In re Anthony A.

106 Conn. App. 389

Connecticut Appellate Court

March, 2008


In this interesting neglect appeal, the respondent mother argued that despite her significant psychiatric problems, her newborn son should not have been adjudicated neglected because at the time the neglect petition was filed the baby was living with the maternal grandparents.

The mother, who had a history of psychiatric issues, stopped taking medication for her psychiatric disorder when she discovered she was pregnant with her son. The night before his birth, the mother apparently suffered a psychotic episode and locked herself in a bathroom at her parents’ home. She was violent and required restraint. She was taken to the hospital where she gave birth. A psychiatrist who evaluated her on March 1, 2006, the day of the child’s birth, found she was not psychotic but recommended she resume medication. The respondent refused. On March 3, 2006, an investigative social worker from the Department of Children and Families visited the mother in the hospital and worked with the child’s grandmother, a DCF employee, to develop a care plan for mother and child which relied on supervision of both by mother’s parents. Mother reportedly refused the plan. A psychiatrist evaluating the respondent mother the same day found she was psychotic and issued an emergency commitment order hospitalizing mother for up to 15 days. The child was taken into DCF custody on a 96-hour hold. Ultimately, the trial court adjudicated the baby neglected by virtue of being denied proper care and attention.

On appeal, the mother argued that on March 3, 2006, the child was not neglected given that he was placed with his grandparents. The appellate court rejected this argument, upholding the trial court’s conclusion that the grandparents could neither prevent nor control the mother’s psychotic episodes, and there was nothing to stop the mother from returning to their home when her emergency psychiatric commitment expired. DCF, therefore had a legitimate concern for the child’s safety. The appellate court further noted that both respondent and the child’s father were institutionalized on the date in question (father was incarcerated) and therefore there was no one with legal authority to care for the child.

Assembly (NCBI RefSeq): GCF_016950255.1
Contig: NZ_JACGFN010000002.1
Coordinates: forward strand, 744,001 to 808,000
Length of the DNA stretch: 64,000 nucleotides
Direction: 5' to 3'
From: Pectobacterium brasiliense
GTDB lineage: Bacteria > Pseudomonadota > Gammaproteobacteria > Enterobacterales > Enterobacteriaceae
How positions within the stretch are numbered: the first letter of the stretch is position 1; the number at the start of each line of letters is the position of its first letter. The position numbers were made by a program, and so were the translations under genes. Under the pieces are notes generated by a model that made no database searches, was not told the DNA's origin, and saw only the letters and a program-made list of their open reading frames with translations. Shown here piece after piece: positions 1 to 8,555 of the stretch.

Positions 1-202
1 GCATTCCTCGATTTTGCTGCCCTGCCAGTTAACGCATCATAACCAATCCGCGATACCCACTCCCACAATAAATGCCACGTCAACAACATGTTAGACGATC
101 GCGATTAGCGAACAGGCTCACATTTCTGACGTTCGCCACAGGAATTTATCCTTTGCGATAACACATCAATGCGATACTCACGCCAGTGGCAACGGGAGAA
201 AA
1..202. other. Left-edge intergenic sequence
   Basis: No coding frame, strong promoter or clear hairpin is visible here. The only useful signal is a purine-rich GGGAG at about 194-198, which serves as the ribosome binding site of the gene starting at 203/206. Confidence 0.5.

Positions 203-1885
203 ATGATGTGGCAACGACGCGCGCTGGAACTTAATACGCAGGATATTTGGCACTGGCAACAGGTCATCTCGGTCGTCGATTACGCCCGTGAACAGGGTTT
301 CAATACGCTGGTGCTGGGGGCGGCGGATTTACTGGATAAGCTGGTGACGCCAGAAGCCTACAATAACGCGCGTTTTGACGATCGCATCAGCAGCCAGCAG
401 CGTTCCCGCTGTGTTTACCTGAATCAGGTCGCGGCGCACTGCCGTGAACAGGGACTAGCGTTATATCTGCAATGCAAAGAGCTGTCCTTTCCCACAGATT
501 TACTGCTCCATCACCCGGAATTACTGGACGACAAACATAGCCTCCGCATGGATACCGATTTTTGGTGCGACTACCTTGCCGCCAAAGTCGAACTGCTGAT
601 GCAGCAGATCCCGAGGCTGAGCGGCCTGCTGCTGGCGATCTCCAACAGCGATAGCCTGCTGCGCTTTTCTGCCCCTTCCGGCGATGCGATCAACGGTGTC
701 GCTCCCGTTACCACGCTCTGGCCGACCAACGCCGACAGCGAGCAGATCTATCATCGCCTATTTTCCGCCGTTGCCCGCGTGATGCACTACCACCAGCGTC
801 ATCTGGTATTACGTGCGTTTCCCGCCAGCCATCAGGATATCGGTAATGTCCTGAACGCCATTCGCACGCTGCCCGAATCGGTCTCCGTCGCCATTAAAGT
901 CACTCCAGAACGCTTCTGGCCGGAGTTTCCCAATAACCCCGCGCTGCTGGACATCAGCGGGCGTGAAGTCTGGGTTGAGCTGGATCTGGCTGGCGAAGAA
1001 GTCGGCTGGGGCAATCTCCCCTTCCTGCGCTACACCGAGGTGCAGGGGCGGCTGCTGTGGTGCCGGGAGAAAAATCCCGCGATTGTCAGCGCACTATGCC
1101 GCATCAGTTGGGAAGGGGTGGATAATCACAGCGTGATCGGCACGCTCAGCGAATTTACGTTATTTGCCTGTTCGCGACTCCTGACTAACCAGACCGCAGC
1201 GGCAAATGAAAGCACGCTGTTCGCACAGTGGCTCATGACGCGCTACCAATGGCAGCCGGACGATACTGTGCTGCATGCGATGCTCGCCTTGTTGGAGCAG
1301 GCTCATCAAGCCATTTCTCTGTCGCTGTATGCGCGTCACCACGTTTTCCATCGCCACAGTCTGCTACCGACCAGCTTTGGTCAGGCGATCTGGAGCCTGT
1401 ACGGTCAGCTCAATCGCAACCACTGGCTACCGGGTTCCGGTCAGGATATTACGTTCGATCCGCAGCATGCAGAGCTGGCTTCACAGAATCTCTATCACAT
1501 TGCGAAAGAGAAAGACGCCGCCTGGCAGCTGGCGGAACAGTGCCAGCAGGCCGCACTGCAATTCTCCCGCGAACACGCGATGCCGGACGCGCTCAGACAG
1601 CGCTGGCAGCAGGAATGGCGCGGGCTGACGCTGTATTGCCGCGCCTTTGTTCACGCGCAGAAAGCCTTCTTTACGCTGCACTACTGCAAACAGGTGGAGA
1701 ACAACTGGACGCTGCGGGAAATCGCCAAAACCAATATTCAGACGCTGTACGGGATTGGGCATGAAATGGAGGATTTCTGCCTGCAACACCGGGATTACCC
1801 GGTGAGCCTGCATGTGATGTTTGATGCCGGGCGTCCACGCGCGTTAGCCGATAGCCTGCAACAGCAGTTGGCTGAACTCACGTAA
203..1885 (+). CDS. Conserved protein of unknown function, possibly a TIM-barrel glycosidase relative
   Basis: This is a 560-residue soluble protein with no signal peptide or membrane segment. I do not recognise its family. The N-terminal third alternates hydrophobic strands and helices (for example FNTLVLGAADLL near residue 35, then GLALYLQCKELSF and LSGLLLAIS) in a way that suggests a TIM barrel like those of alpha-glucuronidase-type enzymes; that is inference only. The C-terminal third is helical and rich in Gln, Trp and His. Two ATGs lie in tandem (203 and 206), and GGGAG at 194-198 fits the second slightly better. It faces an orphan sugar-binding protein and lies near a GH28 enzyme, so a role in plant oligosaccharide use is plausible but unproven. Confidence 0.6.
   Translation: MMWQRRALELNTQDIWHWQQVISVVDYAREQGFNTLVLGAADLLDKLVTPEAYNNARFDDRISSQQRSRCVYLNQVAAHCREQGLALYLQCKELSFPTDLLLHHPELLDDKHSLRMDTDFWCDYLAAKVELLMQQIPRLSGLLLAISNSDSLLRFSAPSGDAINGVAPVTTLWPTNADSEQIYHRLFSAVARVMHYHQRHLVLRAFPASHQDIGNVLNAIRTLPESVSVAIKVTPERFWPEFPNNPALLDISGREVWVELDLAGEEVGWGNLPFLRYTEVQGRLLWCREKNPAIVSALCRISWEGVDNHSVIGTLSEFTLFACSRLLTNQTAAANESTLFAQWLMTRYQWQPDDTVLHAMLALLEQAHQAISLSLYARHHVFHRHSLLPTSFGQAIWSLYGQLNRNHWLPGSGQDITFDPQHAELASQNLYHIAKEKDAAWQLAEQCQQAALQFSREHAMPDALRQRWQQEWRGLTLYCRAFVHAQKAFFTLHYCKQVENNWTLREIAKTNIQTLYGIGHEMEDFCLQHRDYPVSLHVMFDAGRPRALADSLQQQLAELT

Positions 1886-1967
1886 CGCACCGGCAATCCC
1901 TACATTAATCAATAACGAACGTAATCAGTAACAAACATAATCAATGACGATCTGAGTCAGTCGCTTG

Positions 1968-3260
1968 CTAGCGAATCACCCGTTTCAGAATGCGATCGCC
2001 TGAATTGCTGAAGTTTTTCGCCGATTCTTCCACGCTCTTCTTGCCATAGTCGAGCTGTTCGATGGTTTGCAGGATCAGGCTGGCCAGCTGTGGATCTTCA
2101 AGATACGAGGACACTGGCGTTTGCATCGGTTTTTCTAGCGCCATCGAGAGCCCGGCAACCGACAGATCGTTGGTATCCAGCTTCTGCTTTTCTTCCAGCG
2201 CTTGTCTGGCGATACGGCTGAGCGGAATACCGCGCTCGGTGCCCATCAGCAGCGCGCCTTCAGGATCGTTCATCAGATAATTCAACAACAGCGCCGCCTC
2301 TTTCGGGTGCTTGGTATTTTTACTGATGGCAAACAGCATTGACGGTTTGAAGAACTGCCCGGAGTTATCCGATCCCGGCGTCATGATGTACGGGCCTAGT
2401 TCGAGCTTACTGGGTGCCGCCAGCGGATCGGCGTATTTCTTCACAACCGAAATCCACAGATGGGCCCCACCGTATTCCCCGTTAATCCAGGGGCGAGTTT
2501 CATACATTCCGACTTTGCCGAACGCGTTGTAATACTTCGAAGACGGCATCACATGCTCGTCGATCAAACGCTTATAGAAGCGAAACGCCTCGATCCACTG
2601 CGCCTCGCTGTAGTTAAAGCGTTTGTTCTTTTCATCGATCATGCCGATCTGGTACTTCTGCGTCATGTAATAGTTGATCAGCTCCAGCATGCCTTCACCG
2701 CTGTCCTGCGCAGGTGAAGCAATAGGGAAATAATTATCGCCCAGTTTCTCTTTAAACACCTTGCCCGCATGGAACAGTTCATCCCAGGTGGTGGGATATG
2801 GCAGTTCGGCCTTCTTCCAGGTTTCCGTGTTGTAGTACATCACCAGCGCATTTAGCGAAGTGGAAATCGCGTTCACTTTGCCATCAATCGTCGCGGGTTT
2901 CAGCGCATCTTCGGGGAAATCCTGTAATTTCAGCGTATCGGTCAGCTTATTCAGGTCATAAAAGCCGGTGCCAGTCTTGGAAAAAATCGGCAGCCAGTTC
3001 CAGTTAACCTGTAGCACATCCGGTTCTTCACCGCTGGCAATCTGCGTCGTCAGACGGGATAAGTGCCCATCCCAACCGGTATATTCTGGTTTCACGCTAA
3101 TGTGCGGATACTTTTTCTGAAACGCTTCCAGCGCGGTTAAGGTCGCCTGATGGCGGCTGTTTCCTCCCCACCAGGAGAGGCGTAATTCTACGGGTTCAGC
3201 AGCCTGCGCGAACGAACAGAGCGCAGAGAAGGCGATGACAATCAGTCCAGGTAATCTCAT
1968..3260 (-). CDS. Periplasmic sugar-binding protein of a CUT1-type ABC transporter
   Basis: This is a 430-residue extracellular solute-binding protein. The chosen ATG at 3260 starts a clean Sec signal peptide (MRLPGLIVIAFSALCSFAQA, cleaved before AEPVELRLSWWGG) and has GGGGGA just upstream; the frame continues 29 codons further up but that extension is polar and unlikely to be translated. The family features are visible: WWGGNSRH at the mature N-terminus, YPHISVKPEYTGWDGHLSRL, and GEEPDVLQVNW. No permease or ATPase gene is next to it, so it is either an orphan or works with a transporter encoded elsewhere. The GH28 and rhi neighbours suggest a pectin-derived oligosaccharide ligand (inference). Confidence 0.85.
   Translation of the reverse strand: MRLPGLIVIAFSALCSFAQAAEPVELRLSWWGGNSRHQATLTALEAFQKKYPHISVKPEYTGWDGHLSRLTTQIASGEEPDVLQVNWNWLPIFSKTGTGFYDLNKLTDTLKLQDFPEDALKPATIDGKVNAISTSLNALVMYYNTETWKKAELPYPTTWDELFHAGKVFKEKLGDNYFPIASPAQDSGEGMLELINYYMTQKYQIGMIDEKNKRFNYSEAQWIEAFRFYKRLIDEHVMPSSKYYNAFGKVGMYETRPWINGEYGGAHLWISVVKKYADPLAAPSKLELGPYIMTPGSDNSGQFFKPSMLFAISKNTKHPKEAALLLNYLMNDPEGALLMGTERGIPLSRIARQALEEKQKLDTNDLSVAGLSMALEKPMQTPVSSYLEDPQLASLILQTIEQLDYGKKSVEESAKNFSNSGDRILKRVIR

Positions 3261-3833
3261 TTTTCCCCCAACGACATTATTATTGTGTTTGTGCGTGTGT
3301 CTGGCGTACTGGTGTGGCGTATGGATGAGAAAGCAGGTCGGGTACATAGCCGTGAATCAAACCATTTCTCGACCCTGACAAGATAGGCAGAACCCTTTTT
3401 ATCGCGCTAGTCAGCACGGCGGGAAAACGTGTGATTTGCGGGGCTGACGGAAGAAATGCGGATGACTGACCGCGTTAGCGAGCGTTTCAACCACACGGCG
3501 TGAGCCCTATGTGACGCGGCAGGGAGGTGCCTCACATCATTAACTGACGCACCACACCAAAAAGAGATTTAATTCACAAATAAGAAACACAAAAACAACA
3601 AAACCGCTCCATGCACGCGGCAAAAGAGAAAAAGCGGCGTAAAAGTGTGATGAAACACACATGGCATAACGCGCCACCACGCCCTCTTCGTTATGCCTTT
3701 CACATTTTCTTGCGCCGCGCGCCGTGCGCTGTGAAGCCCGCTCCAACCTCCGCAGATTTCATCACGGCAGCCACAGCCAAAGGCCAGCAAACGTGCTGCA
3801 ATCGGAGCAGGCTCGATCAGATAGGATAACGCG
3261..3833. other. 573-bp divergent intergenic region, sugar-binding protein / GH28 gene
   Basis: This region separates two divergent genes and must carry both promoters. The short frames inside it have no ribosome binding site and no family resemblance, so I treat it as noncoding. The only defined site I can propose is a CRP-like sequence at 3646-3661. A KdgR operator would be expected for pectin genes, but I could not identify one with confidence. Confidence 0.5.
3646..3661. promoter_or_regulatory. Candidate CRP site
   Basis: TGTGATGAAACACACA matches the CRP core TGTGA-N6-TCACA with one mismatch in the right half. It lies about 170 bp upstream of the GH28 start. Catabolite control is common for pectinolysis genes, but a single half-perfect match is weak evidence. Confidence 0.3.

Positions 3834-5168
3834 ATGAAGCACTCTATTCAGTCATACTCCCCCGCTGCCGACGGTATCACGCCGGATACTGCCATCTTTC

This case raises questions about informal relative care arrangements used in many families. The appellate court appears to reject the argument that a true arrangement for care of the child existed, noting that mother had not agreed to the plan. However, the court’s unwillingness to credit the arrangement is interesting, given that DCF, through its investigative social worker, had endorsed supervision by the child’s grandparents in the care plan it developed the same day as the 96-hour hold was invoked. Another important aspect of the decision is the discussion of the possibility for harm if the respondent mother were released from the hospital. This look somewhat like the accepted doctrine of predictive neglect, but is interesting in that it relies on a series of assumptions: that mother would be released, that she would go to her parents’ home and take her child; that even after psychiatric treatment, she would not permit her own parents to supervise care of her child as DCF had previously endorsed.

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